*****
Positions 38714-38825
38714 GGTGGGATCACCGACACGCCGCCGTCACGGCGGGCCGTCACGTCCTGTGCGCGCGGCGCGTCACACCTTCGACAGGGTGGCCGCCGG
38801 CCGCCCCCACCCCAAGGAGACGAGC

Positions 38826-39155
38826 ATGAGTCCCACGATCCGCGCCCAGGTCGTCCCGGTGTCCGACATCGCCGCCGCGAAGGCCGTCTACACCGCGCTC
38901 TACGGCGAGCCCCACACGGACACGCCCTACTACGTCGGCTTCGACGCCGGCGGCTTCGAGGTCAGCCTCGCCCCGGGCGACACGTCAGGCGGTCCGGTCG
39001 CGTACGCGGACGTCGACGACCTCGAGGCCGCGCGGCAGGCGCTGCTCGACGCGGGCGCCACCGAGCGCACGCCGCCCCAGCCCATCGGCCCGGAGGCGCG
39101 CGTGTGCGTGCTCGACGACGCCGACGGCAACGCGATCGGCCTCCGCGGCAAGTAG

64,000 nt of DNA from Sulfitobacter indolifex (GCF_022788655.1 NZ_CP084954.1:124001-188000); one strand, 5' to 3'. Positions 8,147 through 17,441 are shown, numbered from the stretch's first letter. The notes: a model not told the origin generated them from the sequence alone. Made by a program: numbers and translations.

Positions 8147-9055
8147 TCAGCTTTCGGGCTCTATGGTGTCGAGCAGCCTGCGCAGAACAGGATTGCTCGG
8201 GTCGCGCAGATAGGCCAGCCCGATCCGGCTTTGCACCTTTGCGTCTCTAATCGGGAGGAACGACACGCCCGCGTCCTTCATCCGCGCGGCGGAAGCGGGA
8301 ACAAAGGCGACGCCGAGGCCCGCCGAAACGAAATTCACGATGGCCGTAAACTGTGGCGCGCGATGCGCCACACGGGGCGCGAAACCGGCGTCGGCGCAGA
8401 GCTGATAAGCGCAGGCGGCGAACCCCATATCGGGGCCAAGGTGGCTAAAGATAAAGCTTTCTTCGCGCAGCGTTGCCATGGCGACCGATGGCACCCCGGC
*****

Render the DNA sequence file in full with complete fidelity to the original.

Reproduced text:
Positions 38714-38825
38714 GGTGGGATCACCGACACGCCGCCGTCACGGCGGGCCGTCACGTCCTGTGCGCGCGGCGCGTCACACCTTCGACAGGGTGGCCGCCGG
38801 CCGCCCCCACCCCAAGGAGACGAGC

Positions 38826-39155
38826 ATGAGTCCCACGATCCGCGCCCAGGTCGTCCCGGTGTCCGACATCGCCGCCGCGAAGGCCGTCTACACCGCGCTC
38901 TACGGCGAGCCCCACACGGACACGCCCTACTACGTCGGCTTCGACGCCGGCGGCTTCGAGGTCAGCCTCGCCCCGGGCGACACGTCAGGCGGTCCGGTCG
39001 CGTACGCGGACGTCGACGACCTCGAGGCCGCGCGGCAGGCGCTGCTCGACGCGGGCGCCACCGAGCGCACGCCGCCCCAGCCCATCGGCCCGGAGGCGCG
39101 CGTGTGCGTGCTCGACGACGCCGACGGCAACGCGATCGGCCTCCGCGGCAAGTAG

64,000 nt of DNA from Sulfitobacter indolifex (GCF_022788655.1 NZ_CP084954.1:124001-188000); one strand, 5' to 3'. Positions 8,147 through 17,441 are shown, numbered from the stretch's first letter. The notes: a model not told the origin generated them from the sequence alone. Made by a program: numbers and translations.

Positions 8147-9055
8147 TCAGCTTTCGGGCTCTATGGTGTCGAGCAGCCTGCGCAGAACAGGATTGCTCGG
8201 GTCGCGCAGATAGGCCAGCCCGATCCGGCTTTGCACCTTTGCGTCTCTAATCGGGAGGAACGACACGCCCGCGTCCTTCATCCGCGCGGCGGAAGCGGGA
8301 ACAAAGGCGACGCCGAGGCCCGCCGAAACGAAATTCACGATGGCCGTAAACTGTGGCGCGCGATGCGCCACACGGGGCGCGAAACCGGCGTCGGCGCAGA
8401 GCTGATAAGCGCAGGCGGCGAACCCCATATCGGGGCCAAGGTGGCTAAAGATAAAGCTTTCTTCGCGCAGCGTTGCCATGGCGACCGATGGCACCCCGGC